What having Apple as a client taught me
I was lucky enough to I’ve worked for Apple, one of the biggest brand in the world. It was a bit of a shocking but proud moment of my career as a designer.
As you could probably guess, it wasn’t an easy job, not that I couldn’t handle it, but it’s the stress, the workload (my worst day was 18 hours) and the disciplines involved. I was proud that I was an organised person, a tidy freak even, the job made it worse (or better ¯\\_(ツ)_/¯). Of course I learned a lot in the course of those 2 years.
[Image description: A skeleton in a dining room with a glass of wine. Text says “When you finally get home after a long day at work. Wiped out.”
1. Organisation is key.
“Normal people” (non-designer, or even some, possibly graduates, designers) think design is only creativity and not about being tidy. Who cares if you have a messy work environment, right? We just need to be free and creative, right? But as a professional of the craft, organisation clears your schedule of looking for files, writing documents, handoffs or anything that is not design but very important. Thus, you guessed it, more time to create.
Imagine if you have 30 screens to create in Sketch, and you don’t start organise your document from the beginning, you’ll have a bad time trying to make sure those buttons are the same colours.
Or if you use Photoshop and you have 30 screens with a million documents to read, assets to use, good luck locating things after the 3rd screens.
So yeah, you’d better kick those habits soon.
Tips: Split your files into different folders. Mine are: Assets, WIP and _exports usually. I may have more with bigger projects.
[Image description: File organisation]
2. Tidy up along the way.
So you started a project, everything is looking good but you didn’t bother tidy up those odd pixels, or your artboards everywhere. Oh boy, you’re gonna a bad time. Why? Because unless you’re fresh out of uni and never know about what handoffs are, or you work as a freelancer your whole life, you’re probably going to have to help your engineers do their jobs. No one likes people who dump Sketch or Photoshop files with no specs or off pixels. And you don’t want to do it at the end of your project either.
I know it may sound tedious but it’s part of the job (not to me though, I looooooove tidy documents).
Tips: There is a plugin in Sketch call Sketch Measure that will speed up your process and remind you to tidy up your file.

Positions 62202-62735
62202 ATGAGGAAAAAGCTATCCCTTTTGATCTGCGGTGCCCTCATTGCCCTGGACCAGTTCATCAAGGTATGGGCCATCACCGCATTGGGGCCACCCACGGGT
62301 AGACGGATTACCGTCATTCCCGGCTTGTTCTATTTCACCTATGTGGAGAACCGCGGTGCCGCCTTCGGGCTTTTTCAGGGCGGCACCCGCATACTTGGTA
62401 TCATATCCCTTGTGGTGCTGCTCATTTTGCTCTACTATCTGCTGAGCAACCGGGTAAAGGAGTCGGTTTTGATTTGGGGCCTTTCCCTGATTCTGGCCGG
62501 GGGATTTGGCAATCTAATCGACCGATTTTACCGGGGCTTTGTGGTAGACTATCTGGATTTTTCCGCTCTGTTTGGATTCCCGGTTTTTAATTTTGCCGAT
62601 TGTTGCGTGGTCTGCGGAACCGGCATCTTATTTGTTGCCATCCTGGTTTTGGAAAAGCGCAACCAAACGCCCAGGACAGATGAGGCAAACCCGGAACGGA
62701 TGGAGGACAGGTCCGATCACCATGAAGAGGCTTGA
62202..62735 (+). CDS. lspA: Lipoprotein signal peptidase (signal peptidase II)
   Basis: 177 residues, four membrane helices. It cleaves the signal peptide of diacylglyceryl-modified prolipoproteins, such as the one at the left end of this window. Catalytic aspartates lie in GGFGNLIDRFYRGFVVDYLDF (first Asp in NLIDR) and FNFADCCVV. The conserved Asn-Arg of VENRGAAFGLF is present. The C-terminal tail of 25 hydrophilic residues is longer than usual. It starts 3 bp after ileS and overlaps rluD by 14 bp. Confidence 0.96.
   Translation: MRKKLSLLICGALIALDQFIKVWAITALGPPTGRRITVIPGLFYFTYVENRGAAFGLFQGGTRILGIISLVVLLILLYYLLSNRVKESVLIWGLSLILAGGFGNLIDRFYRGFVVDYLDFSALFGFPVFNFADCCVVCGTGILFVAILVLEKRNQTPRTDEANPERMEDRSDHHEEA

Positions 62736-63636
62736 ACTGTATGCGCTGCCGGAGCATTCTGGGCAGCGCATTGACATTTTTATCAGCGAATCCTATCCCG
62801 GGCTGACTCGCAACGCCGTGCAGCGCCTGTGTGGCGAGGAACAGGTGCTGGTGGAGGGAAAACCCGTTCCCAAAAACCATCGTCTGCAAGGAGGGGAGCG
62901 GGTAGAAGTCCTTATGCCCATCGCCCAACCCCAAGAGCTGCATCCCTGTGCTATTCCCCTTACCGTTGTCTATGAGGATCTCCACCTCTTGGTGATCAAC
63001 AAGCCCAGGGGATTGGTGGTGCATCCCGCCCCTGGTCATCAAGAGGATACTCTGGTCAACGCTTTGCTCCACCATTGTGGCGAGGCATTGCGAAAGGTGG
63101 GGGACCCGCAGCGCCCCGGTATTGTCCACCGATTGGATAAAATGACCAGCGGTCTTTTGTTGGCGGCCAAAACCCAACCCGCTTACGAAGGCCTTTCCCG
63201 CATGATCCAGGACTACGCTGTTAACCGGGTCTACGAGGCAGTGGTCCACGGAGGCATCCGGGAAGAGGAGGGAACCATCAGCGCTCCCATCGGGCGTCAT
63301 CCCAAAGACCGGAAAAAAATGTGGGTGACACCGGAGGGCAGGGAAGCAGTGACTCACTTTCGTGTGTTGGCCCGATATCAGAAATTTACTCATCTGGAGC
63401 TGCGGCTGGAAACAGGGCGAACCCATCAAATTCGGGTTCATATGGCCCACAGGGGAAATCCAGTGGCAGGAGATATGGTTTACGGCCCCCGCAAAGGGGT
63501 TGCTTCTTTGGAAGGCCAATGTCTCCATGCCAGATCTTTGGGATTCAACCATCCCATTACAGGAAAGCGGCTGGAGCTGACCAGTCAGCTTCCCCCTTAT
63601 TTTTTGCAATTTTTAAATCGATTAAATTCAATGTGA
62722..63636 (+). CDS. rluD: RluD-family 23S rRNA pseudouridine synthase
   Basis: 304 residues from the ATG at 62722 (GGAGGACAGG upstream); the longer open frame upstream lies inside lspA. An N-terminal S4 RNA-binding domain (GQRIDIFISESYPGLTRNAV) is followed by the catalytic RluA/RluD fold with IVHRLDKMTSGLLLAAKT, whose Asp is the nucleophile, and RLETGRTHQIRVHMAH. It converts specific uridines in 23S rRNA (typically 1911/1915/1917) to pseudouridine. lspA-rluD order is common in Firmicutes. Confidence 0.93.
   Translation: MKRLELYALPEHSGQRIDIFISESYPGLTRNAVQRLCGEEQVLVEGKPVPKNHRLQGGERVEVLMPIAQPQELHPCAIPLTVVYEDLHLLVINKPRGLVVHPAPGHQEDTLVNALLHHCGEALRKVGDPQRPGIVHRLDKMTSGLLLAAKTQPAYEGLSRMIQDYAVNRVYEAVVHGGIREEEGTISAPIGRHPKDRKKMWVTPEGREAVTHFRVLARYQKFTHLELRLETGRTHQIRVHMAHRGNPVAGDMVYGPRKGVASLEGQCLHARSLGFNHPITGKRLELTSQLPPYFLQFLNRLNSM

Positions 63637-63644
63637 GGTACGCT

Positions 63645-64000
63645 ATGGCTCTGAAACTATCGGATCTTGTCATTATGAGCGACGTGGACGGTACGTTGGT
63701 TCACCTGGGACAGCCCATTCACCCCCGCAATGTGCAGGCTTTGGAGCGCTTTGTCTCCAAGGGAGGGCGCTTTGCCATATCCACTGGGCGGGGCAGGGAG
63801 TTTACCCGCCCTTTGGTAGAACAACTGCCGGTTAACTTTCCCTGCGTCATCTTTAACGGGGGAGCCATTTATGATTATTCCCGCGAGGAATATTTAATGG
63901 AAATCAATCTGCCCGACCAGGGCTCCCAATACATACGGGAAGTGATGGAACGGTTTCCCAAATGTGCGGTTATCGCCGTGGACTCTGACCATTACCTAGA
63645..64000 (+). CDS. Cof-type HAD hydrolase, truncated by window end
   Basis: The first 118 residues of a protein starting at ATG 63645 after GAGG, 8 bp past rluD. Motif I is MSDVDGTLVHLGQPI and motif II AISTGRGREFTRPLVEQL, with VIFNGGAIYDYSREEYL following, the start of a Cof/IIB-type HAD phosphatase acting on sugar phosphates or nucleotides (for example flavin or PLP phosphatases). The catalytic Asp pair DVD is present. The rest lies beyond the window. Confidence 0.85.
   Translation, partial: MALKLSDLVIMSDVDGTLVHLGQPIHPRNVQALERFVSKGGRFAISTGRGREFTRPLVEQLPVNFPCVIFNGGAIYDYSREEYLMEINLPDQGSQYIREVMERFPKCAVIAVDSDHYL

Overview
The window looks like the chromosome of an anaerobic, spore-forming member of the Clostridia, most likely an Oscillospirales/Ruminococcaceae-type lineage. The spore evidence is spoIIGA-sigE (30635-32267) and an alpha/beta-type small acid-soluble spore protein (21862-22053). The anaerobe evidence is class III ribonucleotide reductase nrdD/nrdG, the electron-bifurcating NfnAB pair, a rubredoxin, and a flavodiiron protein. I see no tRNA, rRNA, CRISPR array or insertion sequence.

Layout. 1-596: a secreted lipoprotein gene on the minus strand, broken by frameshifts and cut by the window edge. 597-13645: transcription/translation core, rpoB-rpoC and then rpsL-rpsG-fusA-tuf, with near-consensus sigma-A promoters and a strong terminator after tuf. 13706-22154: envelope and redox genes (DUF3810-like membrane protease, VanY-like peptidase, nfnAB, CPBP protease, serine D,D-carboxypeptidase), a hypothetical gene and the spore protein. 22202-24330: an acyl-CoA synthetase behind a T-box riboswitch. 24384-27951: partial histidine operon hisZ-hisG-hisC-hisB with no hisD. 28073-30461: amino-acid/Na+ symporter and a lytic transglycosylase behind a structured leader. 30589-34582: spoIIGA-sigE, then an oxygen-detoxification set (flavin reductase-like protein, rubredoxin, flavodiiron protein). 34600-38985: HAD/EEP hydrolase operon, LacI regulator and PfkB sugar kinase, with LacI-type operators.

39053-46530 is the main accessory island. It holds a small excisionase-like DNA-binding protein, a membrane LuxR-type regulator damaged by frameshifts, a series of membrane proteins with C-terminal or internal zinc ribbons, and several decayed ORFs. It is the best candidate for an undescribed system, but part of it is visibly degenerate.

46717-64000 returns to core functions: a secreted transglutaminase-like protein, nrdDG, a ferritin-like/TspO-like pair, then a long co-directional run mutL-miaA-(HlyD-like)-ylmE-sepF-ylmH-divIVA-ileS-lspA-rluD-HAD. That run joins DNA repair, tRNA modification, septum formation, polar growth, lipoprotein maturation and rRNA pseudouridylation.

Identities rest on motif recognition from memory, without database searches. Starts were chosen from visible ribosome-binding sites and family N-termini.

3. Less is more.
This is not a new thing. But it’s not an easy thing either. When I was younger, I tend to do too much and I never knew when to stop. Working for this client forced me to do just that. The devil is in the details, one animation can be so tiny you barely see it but it adds to the charm of it all.
[Image description: style poster of “KISS, Keep it simple stupid”]
Cliche, I know, but ask yourself everytime you do something “Does it serve a purpose? Does it make my design better? Does this feature help my users?”
Tips: Atomic Design helps me a lot with this. I have bricks to build from instead of throw everything in to the artboard and call it a day. You can also read more about Design System to expand your design horizon.
You can also purchase UI kits or Design systems to speed up your process [Image description: A GIF of Cabana Design System by kissmyui]
4. Learn to code.
This has been a popular topic lately. No, I’m not saying you have to understand all the languages and frameworks (unless you want to), but understand the basics helps.
Firstly, you’ll know what are the limitations that you have to work with so you don’t have to iterate and iterate and iterate. No, it’s not going limit your creativity. In fact, having limitations help you focus and you can solve the real problems for the users.
Secondly, you can speak your engineers’ language. So instead of trying to explain what “leading” is and you can say line-height and everyone is happy.
Tips: Make friends with a couple of software engineers, or at least be friendly with them. They can probably learn something from you too 😉
[Image description: A meme of Buzz Lightyear saying “Coding, coding everywhere” to Woody from Toy Story]
I know these seem obvious but they can be bad habits that hard to break. Did you have any similar experience where you had to change your work approach? Let me know your thoughts.
Shay is a Vietnamese UX designer based in Sydney, Australia.